Installing WordPress locally on macOS
In the following steps, we’ll walk through how to install WordPress locally on an Apple device. First and foremost, you’ll need to select the right tool for the job, like MAMP.
Step 1: Install MAMP
MAMP is a popular tool that enables you to create a local server on your Mac device in just a few seconds. The acronym stands for Macintosh, Apache, MySQL, and PHP, as these are the major elements needed to run the software.
To get started, simply navigate to the MAMP website and click on the Free Download button.
At this point, you’ll see a drop-down menu with options for different operating systems. You’ll either need to choose Download for Mac (Intel) or Download for Mac (Apple), depending on the version of your device.
To check this, simply hit the apple symbol in the upper left-hand corner of your desktop screen. Then click on About this Mac.
This will open a pop-up window with crucial information about your device.
You’ll find the information you need just below the name of your device’s software. For instance, the above device lists Apple M1 as the chip. That means you should download the second version of MAMP (Mac for Apple).
Once you click on the download button, you may see the following screen:
The pop-up is advertising a companion tool for users who need to test on mobile devices (which may interest you later on). You should be able to see your download in process in the bottom-left corner of the screen. It may take a few minutes to complete.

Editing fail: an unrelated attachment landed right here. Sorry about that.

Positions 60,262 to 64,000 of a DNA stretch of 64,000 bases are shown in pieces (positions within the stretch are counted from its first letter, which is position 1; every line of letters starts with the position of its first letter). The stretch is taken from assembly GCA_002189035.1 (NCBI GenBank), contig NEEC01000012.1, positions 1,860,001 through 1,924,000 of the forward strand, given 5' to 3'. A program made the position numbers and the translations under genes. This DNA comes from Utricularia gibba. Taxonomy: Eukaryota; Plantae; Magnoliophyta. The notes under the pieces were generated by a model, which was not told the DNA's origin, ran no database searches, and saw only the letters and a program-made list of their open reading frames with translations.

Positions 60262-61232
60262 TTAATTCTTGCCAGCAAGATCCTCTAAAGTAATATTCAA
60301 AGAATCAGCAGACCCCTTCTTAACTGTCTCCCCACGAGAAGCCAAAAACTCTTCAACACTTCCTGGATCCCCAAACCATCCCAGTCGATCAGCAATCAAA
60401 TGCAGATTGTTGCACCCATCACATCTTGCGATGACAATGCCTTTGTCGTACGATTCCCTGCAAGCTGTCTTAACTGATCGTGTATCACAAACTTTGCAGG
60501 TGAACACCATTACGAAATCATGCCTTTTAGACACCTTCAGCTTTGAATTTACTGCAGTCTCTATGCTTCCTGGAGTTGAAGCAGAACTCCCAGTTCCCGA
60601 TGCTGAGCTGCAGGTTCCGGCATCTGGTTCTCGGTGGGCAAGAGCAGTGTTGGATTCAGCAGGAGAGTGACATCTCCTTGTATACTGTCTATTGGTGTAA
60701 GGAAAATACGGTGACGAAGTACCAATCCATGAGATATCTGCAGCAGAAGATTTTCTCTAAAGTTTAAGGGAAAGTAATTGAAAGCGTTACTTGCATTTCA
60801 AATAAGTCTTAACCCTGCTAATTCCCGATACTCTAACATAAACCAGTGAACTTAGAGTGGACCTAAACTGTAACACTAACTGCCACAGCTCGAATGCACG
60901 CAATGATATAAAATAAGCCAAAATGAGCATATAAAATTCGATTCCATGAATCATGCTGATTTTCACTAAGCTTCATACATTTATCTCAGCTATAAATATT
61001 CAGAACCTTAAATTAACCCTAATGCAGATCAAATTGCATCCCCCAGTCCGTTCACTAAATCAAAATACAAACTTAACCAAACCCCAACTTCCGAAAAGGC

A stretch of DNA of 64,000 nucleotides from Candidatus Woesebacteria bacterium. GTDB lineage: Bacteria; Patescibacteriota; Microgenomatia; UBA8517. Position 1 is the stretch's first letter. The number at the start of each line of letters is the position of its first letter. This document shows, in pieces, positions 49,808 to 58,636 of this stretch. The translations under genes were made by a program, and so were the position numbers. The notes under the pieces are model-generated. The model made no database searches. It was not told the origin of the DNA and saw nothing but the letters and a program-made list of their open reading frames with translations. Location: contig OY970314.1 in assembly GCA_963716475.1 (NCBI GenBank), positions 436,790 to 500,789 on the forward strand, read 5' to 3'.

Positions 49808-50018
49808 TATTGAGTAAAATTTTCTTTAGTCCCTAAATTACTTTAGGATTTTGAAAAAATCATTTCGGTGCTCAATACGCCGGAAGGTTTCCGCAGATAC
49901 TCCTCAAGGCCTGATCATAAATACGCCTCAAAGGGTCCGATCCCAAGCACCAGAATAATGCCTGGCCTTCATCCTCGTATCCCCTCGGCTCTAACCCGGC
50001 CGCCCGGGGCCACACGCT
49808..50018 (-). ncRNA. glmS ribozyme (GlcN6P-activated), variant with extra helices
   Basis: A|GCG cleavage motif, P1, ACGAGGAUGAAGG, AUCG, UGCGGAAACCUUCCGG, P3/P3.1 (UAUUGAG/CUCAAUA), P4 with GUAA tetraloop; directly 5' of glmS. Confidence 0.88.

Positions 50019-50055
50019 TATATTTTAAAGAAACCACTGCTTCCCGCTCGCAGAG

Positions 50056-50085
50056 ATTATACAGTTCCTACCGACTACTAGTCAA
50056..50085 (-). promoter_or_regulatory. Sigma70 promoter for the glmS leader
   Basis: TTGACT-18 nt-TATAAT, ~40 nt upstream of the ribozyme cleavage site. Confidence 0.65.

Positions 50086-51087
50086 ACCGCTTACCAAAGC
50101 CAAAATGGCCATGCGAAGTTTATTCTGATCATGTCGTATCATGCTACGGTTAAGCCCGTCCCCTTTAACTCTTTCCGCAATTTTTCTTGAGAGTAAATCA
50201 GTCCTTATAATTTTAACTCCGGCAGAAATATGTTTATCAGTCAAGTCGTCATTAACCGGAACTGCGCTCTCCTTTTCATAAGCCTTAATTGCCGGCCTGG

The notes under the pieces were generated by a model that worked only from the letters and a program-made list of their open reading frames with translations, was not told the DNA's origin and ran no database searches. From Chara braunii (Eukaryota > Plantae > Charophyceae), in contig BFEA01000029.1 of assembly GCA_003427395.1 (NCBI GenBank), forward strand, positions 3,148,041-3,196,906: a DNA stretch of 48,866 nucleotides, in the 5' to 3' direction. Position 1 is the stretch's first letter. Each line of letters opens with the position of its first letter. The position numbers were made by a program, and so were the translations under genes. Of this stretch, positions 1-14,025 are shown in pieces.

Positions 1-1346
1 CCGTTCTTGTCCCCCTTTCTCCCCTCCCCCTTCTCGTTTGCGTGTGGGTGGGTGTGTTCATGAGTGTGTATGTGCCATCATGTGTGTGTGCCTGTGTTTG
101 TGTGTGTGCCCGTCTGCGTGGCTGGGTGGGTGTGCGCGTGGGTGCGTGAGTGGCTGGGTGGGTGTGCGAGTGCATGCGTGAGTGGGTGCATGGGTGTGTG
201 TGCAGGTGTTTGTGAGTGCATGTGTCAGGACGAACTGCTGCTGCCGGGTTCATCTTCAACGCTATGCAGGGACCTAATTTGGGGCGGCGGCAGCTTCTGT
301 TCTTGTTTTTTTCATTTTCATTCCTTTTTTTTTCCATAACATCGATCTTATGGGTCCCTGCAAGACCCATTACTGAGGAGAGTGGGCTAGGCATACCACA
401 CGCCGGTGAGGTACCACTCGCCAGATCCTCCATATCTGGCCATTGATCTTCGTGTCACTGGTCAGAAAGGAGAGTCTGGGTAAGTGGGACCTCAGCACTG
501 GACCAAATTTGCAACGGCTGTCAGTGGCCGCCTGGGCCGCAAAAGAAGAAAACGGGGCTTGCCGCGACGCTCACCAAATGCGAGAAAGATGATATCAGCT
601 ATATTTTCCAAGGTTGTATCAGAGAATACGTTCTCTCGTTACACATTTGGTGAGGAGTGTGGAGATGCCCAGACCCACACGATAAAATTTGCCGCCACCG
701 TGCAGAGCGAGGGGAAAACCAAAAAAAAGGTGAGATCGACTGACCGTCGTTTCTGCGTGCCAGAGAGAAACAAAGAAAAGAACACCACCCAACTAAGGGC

Once it’s ready, you’ll see MAMP’s installation wizard.
Start by clicking on Continue to follow the instructions. You’ll then need to review some important information under the Read Me tab, and read over the license agreement.
You’ll then be taken to the Destination Select step, skipping directly to Installation Type. There, you’ll be able to see how much storage space the MAMP installation will need.
Verify that you have enough space on your device. Then click on Install.
You’ll have to enter in your login credentials. Then select Install Software.
When the installation is complete, you should see the following message:
Now you can continue on to the following step, where we’re going to show you how to configure MAMP.
Step 2: Configure MAMP
When you take the time to properly configure MAMP, organizing your work can become a lot easier. To begin, open your Applications folder and find your MAMP installation.
Make sure to select the free version, not the pro tool. Then double-click the MAMP application within that folder.
This will open up the following window:
Now, open up your Preferences and go to the Ports tab.
Here, you’ll want to check on your Apache Port. It should be set to “8888”. If it isn’t, go ahead and update it, then click on OK.
Similarly, your MySQL Port should be set to “8889”.
If it isn’t, go ahead and make that change, too.
Next, you’ll need to set your document root folder. This is where you’ll store your site.